Thanks to some conscientious reporting from The New York Times' Adam Nossiter this week, the rest of the national media has been alerted to the possibility that the still-controversial U.S. Senate race just concluded in Tennessee may have owed its outcome to factors other than race.
That this conclusion comes as no special revelation to most informed observers inside the state itself is almost beside the point. Anybody who turned a TV set on to a Washington- or New York-based political talk show during the Senate campaign's stretch drive is aware that the consensus among national pundits was overwhelmingly that the contest between victorious Republican Bob Corker and Democrat Harold Ford Jr. hinged on race and almost nothing else. And, so long as that conventional wisdom holds, any point of view expressed by us local yokels may be deemed irrelevant by the big boys in the well-appointed offices up yonder. After all, are we not suspect witnesses, having perhaps drunk of the bigot's brew ourselves?
Nossiter's conclusions, based on his time logged on the campaign trail in Tennessee and on numerous interviews and other shoe-leather research, could constitute the beginning of an overdue reappraisal of this national rush to judgment.
While acknowledging that a major statewide race by an African American like Ford runs counter to the Southern tradition, Nossiter also mentions two other factors contributing to the Memphis congressman's narrow defeat by Corker. One is simply the fact that Democrats in recent years have not bothered to sustain the once-prevalent party tradition of all-out effort in every corner of our presumed "red state." Another is the fact that, as former state Democratic chairman Will Cheek of Nashville confided to Nossiter, "The Ford name has a lot of baggage in West Tennessee."
That amounts to a statement of the obvious, particularly when, at the time of the November 7th election, A) Uncle John Ford faced imminent trial on charges of bribery and extortion relating to his service as a state senator; B) Papa Harold Ford Sr. had uttered some indiscreet, religious-based rhetoric on behalf of his son Jake, a candidate for brother Harold Jr.'s 9th District congressional seat; and C) the aforesaid Jake Ford himself seemed determined to provoke unflattering media coverage.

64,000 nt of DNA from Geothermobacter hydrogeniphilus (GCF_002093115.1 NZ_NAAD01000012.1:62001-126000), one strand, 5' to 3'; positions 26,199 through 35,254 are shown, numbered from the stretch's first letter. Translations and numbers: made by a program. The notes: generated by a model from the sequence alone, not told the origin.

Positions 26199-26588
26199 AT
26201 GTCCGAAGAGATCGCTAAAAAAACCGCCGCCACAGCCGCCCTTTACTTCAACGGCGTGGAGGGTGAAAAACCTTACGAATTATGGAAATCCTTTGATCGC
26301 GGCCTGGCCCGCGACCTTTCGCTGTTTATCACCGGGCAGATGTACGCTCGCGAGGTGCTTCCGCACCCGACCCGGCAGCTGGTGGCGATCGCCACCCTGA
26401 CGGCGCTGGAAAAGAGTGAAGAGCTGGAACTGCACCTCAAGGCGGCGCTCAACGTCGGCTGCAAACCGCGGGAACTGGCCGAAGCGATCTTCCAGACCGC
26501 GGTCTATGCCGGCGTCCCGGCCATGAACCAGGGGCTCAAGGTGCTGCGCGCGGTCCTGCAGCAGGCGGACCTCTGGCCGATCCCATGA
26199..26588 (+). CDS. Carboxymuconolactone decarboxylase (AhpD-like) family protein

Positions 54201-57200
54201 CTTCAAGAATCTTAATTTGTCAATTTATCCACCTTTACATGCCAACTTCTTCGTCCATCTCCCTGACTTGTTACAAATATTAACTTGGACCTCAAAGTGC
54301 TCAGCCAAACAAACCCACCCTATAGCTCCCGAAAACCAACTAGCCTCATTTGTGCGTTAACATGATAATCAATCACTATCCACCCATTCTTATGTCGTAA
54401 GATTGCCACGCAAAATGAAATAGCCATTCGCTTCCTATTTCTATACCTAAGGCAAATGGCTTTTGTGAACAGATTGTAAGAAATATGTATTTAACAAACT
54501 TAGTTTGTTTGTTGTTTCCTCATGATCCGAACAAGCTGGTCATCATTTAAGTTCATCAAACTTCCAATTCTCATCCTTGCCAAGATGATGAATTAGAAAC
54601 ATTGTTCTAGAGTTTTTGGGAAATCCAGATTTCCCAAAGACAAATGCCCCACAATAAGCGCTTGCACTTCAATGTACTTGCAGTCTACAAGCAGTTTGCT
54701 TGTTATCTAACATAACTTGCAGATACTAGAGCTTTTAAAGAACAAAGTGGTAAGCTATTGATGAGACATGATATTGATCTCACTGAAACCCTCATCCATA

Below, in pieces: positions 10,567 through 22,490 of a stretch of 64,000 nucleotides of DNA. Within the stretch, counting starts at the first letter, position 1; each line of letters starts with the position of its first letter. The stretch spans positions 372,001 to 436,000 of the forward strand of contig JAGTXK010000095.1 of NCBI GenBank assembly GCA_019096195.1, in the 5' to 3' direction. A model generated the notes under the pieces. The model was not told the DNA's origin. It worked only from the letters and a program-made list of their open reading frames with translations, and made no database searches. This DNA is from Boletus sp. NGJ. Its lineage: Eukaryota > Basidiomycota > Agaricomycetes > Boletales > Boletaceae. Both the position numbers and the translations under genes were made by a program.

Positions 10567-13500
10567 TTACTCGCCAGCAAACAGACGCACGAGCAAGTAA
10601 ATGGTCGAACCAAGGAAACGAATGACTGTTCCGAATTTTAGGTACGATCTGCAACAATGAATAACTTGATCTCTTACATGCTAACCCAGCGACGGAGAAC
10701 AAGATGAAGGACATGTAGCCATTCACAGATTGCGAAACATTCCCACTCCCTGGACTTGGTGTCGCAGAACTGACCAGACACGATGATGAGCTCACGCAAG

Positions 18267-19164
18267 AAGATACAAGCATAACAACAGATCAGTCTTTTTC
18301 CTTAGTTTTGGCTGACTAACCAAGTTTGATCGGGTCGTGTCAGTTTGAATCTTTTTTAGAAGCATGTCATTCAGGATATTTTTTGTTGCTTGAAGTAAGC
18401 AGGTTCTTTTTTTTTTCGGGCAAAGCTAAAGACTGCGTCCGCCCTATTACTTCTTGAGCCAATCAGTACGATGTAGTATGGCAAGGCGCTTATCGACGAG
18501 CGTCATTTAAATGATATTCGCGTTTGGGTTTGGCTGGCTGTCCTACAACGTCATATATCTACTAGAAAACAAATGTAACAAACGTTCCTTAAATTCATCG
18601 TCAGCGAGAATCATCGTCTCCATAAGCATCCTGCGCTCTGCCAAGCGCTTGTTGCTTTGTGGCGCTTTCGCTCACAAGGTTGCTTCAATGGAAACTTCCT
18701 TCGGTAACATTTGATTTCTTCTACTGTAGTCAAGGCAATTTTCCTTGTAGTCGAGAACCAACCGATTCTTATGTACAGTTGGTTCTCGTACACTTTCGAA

Memphis pollster Berge Yacoubian confided this week that he has launched a survey of his own, focused largely on the rural West Tennessee counties where Ford's totals ran below expectations and conspicuously less well than Governor Phil Bredesen, his Democratic ticket-mate.
"I don't have a client for this," explained Yacoubian. "It's just research for its own sake." Concentrating on the Bredesen-Ford differential in rural counties, Yacoubian hopes to establish the pecking order of five possible explanations: 1) the lack of a strong, well-financed opponent for Bredesen; 2) doubts concerning Ford's youth and experience level; 3) race; 4) Ford family factors; and 5) none of the above.
Whatever the veteran pollster turns up (and he promises he'll let us know), it will not write a finale to speculation as to what happened in the Senate race. It may be that no single explanation will ever be established. All we know is that Corker won and Ford lost, and we're open-minded as to why.